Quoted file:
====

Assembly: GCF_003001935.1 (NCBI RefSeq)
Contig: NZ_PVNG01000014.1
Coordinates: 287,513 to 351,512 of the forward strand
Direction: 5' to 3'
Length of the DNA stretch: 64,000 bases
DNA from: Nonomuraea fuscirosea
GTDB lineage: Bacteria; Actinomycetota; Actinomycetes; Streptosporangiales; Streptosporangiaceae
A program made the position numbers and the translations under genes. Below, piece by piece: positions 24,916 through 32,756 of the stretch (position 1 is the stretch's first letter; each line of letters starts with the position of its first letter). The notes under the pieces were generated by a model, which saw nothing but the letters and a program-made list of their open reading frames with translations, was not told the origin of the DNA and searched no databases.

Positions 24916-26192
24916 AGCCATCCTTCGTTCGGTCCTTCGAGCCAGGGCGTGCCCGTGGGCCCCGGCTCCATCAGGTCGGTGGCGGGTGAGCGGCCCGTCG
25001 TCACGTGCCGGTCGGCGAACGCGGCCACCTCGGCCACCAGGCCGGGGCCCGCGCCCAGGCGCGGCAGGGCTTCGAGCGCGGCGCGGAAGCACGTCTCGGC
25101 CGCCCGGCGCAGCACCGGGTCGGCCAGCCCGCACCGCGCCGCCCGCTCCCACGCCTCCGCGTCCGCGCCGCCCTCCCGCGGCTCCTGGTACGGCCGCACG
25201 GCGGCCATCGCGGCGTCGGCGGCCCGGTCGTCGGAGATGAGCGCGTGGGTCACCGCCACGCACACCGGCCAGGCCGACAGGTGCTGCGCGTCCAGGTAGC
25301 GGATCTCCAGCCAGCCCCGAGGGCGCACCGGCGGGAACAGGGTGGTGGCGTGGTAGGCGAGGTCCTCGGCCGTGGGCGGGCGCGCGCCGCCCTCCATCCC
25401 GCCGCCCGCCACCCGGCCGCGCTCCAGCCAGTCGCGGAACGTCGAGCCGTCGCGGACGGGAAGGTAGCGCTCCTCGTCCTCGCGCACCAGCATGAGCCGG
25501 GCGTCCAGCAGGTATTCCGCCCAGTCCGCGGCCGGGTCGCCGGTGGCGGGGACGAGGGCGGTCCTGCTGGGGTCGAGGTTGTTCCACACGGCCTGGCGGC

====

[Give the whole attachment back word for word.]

Assembly: GCF_003001935.1 (NCBI RefSeq)
Contig: NZ_PVNG01000014.1
Coordinates: 287,513 to 351,512 of the forward strand
Direction: 5' to 3'
Length of the DNA stretch: 64,000 bases
DNA from: Nonomuraea fuscirosea
GTDB lineage: Bacteria; Actinomycetota; Actinomycetes; Streptosporangiales; Streptosporangiaceae
A program made the position numbers and the translations under genes. Below, piece by piece: positions 24,916 through 32,756 of the stretch (position 1 is the stretch's first letter; each line of letters starts with the position of its first letter). The notes under the pieces were generated by a model, which saw nothing but the letters and a program-made list of their open reading frames with translations, was not told the origin of the DNA and searched no databases.

Positions 24916-26192
24916 AGCCATCCTTCGTTCGGTCCTTCGAGCCAGGGCGTGCCCGTGGGCCCCGGCTCCATCAGGTCGGTGGCGGGTGAGCGGCCCGTCG
25001 TCACGTGCCGGTCGGCGAACGCGGCCACCTCGGCCACCAGGCCGGGGCCCGCGCCCAGGCGCGGCAGGGCTTCGAGCGCGGCGCGGAAGCACGTCTCGGC
25101 CGCCCGGCGCAGCACCGGGTCGGCCAGCCCGCACCGCGCCGCCCGCTCCCACGCCTCCGCGTCCGCGCCGCCCTCCCGCGGCTCCTGGTACGGCCGCACG
25201 GCGGCCATCGCGGCGTCGGCGGCCCGGTCGTCGGAGATGAGCGCGTGGGTCACCGCCACGCACACCGGCCAGGCCGACAGGTGCTGCGCGTCCAGGTAGC
25301 GGATCTCCAGCCAGCCCCGAGGGCGCACCGGCGGGAACAGGGTGGTGGCGTGGTAGGCGAGGTCCTCGGCCGTGGGCGGGCGCGCGCCGCCCTCCATCCC
25401 GCCGCCCGCCACCCGGCCGCGCTCCAGCCAGTCGCGGAACGTCGAGCCGTCGCGGACGGGAAGGTAGCGCTCCTCGTCCTCGCGCACCAGCATGAGCCGG
25501 GCGTCCAGCAGGTATTCCGCCCAGTCCGCGGCCGGGTCGCCGGTGGCGGGGACGAGGGCGGTCCTGCTGGGGTCGAGGTTGTTCCACACGGCCTGGCGGC